ANSC30100 Applied Biotechnology UCD Assignment Sample Ireland
ANSC30100 Applied Biotechnology is a biotechnology unit offered at the University College Dublin. The unit provides students with an understanding of the principles and practices underpinning current biotechnological approaches to improving food production and processing, human health, animal health and welfare, and environmental management.
Applied biotechnology refers to the use of biotechnology techniques and tools in practical applications outside of the research lab. This includes everything from using genetically modified organisms (GMOs) to produce food and biofuels, to using bacteria to clean up oil spills, to using yeast to produce beer and wine.
The goal of applied biotechnology is to use the principles of biology to solve real-world problems. Biotechnology has already had a huge impact on society, and it’s only going to become more important in the future. With increasing concerns about climate change, energy security, and food shortages, applied biotechnology is likely to play a critical role in helping us find solutions to these challenges.
Get Solved Assignment Samples Of ANSC30100 Applied Biotechnology Unit
In this unit, there are many types of assignments given to students like individual assignments, group-based assignments, reports, case studies, final year projects, skills demonstrations, learner records, and other solutions given by us. We also provide Group Project Presentations for Irish students.
In this section, we are describing some briefs. These are:
Assignment Brief 1: Evaluate the agricultural and social consequences of transgenic plants and crops.
There are a number of agricultural and social consequences of transgenic plants and crops.
On the agricultural side, there are concerns about the impact of transgenic crops on the environment, biodiversity, and traditional farming practices. For example, there is a concern that the introduction of herbicide-resistant genes into crops will lead to the development of herbicide-resistant weeds, which could have a negative impact on the environment.
There are also concerns about the social consequences of transgenic crops. For example, there is a fear that transgenic crops will lead to increased corporate control over agriculture, and that small farmers will be forced out of business. There is also a fear that GMOs could be used as biological weapons.
Assignment Brief 2: Evaluate the agricultural and social consequences of genome editing.
The agricultural consequences of genome editing could be quite significant. For example, if a gene for herbicide resistance is edited into a crop plant, then that plant could become immune to herbicides and could potentially overtake wild plants in the environment.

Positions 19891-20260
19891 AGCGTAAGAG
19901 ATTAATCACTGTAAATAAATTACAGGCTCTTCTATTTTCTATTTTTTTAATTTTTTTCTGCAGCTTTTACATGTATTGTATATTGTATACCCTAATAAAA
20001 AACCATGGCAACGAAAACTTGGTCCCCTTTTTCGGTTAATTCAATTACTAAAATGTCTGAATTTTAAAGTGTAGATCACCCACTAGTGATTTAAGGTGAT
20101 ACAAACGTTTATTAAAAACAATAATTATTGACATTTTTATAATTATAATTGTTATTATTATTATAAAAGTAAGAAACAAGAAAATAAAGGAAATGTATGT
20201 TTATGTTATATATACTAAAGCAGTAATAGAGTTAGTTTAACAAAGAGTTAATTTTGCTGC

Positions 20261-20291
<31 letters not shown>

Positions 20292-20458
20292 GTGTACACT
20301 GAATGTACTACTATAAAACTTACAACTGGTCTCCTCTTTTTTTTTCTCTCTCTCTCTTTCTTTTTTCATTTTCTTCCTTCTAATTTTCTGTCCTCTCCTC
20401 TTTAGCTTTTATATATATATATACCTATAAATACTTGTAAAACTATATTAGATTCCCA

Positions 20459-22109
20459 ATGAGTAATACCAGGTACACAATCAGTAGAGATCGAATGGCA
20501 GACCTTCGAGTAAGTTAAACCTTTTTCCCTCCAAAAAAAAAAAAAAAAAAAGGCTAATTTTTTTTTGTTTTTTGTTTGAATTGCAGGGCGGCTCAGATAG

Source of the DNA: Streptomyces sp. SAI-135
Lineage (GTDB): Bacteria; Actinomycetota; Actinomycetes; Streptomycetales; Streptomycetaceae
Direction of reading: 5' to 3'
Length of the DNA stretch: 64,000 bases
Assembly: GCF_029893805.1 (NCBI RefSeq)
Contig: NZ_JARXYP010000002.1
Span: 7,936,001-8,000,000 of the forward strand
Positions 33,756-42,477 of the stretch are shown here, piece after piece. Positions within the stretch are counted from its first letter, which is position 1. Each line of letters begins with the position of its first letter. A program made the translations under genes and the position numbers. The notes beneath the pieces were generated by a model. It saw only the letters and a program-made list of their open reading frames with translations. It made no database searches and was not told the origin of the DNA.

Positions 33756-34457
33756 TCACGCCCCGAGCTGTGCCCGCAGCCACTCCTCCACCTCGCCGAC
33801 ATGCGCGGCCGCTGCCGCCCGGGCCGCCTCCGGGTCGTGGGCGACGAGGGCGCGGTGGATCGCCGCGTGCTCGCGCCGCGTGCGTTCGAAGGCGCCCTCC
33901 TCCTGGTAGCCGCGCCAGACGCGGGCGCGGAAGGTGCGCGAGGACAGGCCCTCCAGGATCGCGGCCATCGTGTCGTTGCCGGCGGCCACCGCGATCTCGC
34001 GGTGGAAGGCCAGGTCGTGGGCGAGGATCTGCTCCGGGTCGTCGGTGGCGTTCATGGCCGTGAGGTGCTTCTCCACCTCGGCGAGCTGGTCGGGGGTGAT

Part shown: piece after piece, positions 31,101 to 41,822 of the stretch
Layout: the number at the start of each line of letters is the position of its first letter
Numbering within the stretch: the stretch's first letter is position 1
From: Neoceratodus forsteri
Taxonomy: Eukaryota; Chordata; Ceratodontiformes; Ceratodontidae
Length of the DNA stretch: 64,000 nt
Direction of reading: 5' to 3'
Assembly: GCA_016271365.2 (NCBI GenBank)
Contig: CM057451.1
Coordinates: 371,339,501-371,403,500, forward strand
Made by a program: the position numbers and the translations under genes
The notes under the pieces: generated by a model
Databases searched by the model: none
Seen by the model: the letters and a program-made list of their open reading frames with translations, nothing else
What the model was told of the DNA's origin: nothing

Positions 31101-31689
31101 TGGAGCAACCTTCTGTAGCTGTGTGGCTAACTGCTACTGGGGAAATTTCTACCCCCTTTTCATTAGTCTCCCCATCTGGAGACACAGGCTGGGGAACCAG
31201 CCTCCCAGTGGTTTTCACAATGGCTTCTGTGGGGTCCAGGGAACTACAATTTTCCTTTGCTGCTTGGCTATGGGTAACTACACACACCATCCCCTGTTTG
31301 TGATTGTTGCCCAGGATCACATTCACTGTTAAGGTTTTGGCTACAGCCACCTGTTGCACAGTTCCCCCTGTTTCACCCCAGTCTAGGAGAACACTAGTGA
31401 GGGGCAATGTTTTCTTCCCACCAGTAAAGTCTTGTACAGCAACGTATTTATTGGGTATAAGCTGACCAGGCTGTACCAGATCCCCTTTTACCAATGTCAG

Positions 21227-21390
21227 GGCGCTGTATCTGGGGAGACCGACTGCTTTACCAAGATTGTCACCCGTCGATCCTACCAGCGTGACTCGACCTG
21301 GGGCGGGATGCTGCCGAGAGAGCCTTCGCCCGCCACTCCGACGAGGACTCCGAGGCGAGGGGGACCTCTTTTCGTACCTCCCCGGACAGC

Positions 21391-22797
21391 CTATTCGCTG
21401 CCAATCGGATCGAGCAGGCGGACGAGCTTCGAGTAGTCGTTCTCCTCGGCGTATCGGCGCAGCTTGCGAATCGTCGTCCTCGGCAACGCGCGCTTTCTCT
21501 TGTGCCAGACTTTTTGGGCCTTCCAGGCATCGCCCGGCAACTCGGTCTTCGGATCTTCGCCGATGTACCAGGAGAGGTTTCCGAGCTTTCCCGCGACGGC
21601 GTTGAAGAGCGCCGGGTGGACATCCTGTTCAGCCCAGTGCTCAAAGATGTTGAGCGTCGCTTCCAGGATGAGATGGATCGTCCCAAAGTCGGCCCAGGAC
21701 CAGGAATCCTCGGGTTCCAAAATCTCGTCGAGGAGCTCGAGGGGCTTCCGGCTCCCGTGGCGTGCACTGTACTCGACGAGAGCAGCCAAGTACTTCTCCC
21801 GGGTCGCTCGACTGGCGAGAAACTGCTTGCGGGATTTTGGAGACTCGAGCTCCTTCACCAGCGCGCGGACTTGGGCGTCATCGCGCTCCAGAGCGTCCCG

The social consequences of genome editing could also be significant. For example, if it becomes possible to edit the genes of human embryos, then there would be the potential for creating designer babies with desired traits. This could lead to social inequality, as those who can afford to pay for genetic editing services would be able to give their children an unfair advantage over those who cannot afford such services.
Assignment Brief 3: Evaluate the potential of reproductive and therapeutic cloning.
Reproductive cloning is the process of creating a genetically identical copy of an organism. A cloned embryo is created by taking the nucleus from a donor cell and transferring it into an egg that has had its own nucleus removed. The resulting egg is then implanted into a woman’s uterus, where it develops into a fetus and is born as a clone of the donor.
Therapeutic cloning is the process of creating embryonic stem cells from cloned embryos. These stem cells can be used to treat diseases such as cancer, Parkinson’s disease, and multiple sclerosis. Stem cells can also be used to create replacement tissues and organs for transplantation to patients who need them.
The potential of both reproductive and therapeutic cloning is vast. However, there are also ethical concerns about both procedures. For example, some people believe that reproductive cloning is unnatural and could lead to the creation of genetically modified humans. There are also concerns about the potential for abuse if therapeutic cloning is used to create organs for transplantation.
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Assignment Brief 4: Discuss biotechnology and agricultural biodiversity.